A power module according to the first embodiment of the present invention, for example, includes a half-bridge circuit implemented with two N-channel MOSFETs, each cooled with a respective non-isolated heatsink: one connected to the drain of the high side device (Bus+) and the other one connected to the drain of the low side device (output phase). The two non-isolated heatsinks can be held together in a frame made from an insulating material such as an insulating polymer to obtain an integrated cooling device.
A power module according to the second embodiment of the present invention is a 3-phase power module each phase being implemented by a respective half-bridge arrangement. Each half-bridge arrangement in a power module according to the second embodiment of the present invention includes an N-channel MOSFET (or NPN transistor) to serve the high side of the half-bridge and a P-channel MOSFET (or PNP transistor) to serve the low side of the half-bridge. According to the present invention the N-channel MOSFETs (the high side devices) can have their drains connected to one non-isolated heatsink (e.g. connected to B+) and the P-channel MOSFETs can have their drains connected to the other non-isolated heatsink (e.g. connected to B−). Because no insulating body is used in a power module according to the present invention, the thermal transfer from the power devices to the heatsink is very efficient.
According to an aspect of the present invention, in a power module according to the second embodiment of the present invention, the higher Rdson in the P-channel MOSFETs can be compensated by better thermal coupling to the heatsink (50% to 80% more efficient) so that approximately the same silicon area as a standard module with N-channel MOSFETs can be used. Moreover, because of the improved thermal coupling the N-channel MOSFETs exhibit less losses, making the power module more efficient.
According to another aspect of the present invention, the non-isolated heatsinks can be of different sizes. Specifically, the heatsink associated with the negative pole of the power module (e.g. P-channel MOSFET) may be larger than the heatsink associated with the positive pole of the power module (e.g. N-channel MOSFET) to eliminate the thermal gradient between the non-isolated heatsinks thereby reducing stress on the part.
A module according to the present invention advantageously exhibits better thermal performance. In addition, the stray capacitance inherent in elements that include an insulating body such as IMSs, DBCs, and SilPads is not present, thereby eliminating the high frequency currents caused by the switching of the power devices thus reducing the EMI emissions from the power module.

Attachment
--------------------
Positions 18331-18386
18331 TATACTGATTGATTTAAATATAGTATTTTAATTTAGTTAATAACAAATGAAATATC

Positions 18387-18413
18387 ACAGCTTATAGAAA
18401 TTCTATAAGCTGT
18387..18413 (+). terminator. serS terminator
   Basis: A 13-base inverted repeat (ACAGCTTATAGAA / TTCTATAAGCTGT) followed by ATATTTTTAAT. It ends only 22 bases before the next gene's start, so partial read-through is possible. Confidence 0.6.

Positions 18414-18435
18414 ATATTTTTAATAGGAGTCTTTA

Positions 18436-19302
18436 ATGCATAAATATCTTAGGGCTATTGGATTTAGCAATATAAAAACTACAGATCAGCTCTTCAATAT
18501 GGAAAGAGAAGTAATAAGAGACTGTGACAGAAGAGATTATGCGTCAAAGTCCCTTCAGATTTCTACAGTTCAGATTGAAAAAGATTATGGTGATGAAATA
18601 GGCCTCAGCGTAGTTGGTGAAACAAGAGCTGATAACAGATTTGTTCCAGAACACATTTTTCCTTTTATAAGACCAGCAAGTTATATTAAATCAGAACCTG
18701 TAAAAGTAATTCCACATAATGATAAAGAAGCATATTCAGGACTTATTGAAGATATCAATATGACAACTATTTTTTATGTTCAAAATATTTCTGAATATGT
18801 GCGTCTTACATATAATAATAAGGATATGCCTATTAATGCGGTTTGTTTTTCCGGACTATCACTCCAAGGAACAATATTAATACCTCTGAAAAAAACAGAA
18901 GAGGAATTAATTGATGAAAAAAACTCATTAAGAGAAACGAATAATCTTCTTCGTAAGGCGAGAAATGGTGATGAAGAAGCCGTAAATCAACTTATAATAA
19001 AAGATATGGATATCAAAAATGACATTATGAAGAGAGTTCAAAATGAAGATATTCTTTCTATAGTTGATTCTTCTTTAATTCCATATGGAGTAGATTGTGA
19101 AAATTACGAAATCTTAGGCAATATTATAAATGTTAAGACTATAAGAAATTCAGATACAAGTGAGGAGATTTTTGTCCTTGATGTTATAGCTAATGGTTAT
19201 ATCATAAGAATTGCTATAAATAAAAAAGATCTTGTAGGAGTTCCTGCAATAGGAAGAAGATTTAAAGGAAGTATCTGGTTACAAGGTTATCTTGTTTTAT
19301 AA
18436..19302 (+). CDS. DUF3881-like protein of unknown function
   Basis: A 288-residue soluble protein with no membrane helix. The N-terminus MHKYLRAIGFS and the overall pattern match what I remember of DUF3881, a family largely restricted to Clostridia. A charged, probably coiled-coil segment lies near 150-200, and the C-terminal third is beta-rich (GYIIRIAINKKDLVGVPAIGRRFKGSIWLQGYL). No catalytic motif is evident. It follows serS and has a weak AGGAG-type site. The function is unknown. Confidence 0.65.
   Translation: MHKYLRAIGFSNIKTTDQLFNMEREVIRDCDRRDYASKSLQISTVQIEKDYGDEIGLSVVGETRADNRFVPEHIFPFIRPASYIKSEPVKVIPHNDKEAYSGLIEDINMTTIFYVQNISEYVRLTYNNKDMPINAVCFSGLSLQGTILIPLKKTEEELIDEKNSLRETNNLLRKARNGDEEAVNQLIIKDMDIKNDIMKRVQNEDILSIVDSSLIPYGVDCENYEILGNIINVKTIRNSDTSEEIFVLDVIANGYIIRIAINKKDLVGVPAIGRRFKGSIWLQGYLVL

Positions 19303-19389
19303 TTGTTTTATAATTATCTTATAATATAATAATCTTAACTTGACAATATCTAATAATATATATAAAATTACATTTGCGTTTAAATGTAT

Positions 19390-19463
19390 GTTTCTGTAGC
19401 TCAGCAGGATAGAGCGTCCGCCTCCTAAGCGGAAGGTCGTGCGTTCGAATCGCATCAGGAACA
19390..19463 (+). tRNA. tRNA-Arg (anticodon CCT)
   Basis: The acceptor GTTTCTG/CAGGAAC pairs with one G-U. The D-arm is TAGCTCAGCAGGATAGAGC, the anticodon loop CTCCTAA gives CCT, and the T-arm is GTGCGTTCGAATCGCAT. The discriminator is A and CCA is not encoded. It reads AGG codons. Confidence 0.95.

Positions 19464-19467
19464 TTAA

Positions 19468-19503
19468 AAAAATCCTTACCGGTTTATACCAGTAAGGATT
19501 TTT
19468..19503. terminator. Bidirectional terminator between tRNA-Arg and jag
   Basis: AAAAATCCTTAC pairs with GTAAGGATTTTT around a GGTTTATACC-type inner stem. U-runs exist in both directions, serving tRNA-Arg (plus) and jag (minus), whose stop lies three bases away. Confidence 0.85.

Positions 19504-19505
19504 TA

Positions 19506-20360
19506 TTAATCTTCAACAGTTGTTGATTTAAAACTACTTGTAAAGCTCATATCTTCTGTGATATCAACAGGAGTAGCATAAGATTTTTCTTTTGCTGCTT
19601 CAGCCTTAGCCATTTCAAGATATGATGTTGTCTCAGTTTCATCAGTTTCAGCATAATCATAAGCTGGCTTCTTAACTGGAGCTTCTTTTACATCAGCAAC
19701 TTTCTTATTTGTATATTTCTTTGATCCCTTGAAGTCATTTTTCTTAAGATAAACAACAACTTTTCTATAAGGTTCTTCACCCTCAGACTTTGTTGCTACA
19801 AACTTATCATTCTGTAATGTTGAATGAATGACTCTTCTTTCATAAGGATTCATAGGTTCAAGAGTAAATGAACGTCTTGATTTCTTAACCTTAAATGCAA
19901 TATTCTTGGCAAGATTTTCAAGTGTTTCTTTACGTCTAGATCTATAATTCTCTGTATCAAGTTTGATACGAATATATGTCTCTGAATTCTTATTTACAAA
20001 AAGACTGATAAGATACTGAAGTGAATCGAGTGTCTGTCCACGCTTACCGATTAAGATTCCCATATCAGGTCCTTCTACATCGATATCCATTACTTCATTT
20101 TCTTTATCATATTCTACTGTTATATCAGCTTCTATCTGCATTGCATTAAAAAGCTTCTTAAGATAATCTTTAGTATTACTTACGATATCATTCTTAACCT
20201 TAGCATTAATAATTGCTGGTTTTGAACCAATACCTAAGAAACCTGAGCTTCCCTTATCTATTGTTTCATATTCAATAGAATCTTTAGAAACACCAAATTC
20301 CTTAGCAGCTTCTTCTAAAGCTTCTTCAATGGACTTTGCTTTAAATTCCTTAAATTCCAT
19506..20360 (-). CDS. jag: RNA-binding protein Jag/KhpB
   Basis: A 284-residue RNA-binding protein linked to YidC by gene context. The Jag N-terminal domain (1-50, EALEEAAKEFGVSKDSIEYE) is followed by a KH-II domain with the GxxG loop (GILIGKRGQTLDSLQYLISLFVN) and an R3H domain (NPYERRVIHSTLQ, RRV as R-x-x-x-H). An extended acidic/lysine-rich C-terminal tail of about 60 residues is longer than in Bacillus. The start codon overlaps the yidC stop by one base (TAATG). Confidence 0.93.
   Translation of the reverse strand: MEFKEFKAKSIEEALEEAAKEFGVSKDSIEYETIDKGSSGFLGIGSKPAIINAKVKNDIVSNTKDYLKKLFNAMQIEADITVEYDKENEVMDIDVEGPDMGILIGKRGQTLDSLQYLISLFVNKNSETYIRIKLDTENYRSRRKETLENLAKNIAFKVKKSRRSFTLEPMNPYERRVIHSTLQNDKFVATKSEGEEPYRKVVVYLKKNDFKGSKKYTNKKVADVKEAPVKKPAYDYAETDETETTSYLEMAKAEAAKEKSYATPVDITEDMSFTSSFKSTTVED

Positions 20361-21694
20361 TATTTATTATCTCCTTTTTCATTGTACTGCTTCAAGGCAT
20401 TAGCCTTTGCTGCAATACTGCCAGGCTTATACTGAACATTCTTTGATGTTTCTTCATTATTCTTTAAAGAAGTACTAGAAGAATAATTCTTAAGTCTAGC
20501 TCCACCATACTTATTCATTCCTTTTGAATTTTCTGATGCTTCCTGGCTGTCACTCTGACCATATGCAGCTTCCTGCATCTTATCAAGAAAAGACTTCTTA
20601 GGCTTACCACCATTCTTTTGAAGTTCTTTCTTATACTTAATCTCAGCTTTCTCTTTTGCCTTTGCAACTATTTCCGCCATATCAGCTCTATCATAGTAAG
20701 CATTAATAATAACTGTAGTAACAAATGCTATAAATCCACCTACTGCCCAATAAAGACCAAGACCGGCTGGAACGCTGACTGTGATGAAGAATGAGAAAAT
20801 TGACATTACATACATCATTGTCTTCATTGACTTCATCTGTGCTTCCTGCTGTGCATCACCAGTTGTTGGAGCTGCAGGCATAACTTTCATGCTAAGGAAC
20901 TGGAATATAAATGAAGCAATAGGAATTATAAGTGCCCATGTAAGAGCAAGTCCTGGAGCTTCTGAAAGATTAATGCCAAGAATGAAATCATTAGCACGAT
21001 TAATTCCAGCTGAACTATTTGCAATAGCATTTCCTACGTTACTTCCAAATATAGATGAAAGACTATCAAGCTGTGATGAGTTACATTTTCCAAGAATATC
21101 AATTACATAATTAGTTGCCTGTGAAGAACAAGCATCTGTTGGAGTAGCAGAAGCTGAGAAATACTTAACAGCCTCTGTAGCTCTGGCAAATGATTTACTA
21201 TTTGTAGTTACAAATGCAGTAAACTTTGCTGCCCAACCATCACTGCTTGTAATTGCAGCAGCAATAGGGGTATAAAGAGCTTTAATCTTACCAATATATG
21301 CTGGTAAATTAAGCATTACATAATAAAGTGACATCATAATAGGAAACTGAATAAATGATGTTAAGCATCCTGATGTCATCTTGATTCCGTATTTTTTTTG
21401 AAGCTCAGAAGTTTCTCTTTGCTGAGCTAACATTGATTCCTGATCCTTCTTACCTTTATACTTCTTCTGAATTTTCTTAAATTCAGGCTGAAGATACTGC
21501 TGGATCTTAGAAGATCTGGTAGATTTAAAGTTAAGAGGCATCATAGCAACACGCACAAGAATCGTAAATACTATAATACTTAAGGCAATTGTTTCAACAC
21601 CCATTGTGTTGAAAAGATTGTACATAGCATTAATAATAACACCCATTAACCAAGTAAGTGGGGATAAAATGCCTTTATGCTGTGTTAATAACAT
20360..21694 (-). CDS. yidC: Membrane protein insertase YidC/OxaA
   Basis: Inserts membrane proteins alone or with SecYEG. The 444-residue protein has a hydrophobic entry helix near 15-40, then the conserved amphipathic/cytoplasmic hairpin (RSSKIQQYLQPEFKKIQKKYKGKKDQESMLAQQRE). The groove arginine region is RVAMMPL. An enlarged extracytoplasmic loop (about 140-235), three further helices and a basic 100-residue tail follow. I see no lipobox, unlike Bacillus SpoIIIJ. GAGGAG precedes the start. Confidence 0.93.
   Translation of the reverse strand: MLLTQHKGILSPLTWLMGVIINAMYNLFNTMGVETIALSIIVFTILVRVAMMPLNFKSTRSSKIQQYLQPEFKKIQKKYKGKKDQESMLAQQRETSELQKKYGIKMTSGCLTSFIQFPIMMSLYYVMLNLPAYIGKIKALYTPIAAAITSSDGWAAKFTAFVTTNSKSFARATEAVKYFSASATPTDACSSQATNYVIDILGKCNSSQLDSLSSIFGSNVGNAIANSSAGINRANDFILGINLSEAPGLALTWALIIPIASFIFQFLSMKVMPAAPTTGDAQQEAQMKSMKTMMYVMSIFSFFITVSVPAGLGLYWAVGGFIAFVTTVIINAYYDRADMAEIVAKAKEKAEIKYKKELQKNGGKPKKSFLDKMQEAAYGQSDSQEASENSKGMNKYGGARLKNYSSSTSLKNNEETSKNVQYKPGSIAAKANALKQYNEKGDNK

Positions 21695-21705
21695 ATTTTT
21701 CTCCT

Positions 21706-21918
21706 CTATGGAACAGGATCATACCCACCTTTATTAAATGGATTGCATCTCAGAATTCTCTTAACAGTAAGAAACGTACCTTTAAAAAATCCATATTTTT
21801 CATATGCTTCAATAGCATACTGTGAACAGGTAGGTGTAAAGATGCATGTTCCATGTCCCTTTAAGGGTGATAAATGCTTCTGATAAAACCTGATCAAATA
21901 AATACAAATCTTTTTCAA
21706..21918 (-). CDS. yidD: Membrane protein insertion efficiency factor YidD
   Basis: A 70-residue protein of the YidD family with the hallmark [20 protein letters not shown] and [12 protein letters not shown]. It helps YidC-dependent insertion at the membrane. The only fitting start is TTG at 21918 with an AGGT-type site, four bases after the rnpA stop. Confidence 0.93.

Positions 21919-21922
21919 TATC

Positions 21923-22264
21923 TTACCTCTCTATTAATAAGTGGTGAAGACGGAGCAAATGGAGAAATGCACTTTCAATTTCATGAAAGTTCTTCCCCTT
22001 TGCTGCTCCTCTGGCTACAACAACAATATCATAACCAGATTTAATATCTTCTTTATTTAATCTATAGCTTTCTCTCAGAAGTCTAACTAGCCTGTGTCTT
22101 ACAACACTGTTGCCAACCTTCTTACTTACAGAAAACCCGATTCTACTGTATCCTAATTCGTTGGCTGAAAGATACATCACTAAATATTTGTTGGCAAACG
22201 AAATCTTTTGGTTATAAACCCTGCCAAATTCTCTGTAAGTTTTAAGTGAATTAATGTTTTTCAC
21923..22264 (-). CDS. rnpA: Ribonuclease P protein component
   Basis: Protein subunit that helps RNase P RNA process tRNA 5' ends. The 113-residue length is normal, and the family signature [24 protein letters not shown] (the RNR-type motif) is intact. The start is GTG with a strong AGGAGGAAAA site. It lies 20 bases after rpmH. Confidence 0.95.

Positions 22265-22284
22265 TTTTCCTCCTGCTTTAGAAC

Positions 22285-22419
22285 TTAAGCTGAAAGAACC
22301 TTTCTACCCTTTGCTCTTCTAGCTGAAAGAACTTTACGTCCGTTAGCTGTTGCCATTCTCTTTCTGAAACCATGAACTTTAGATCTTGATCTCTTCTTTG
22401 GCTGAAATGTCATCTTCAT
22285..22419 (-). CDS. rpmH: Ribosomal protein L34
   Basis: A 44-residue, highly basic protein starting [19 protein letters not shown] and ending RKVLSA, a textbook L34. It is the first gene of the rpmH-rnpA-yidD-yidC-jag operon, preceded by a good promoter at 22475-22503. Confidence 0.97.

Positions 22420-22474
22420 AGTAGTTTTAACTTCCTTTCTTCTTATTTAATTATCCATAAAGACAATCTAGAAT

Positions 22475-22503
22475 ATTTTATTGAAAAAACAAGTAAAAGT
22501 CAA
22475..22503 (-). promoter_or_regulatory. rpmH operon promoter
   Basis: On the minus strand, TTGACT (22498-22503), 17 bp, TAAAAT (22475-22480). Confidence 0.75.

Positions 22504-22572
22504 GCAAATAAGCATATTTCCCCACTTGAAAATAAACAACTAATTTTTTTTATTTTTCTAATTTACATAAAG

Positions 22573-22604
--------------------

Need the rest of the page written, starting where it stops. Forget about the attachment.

Other features and advantages of the present invention will become apparent from the following description of the invention which refers to the accompanying drawings.
In the first embodiment of the present invention the source contacts 12 of power MOSFETs 10 are electrically connected to a common conductive node 22 by, for example, wirebonds 29 thereby forming a half-bridge configuration having common conductive node 22 as its output node. Common conductive node 22 may be a conductive metal insert embedded in nonconductive frame 26 and connected to an external lead (not shown).
According to an aspect of the present invention, each conductive pad 16 is in direct contact with a respective heatsink 24. As a result, the overall thermal resistance of a power module according to the present invention is improved.
According to another aspect of the present invention each heatsink 24 is electrically isolated from the other heatsink 24 by non-conductive frame 26 in which each heatsink is preferably embedded. According to a preferred embodiment, non-conductive frame 26 may be a polymer of the type typically used as a molding material. Other materials such as dielectric ceramics may also be used for forming the non-conductive frame 26.
According to another aspect of the present invention one heatsink 24 may be larger than the other heatsink 24 so that the thermal gradient between the heatsinks 24 may be minimized or eliminated in order to reduce thermal stress on the module.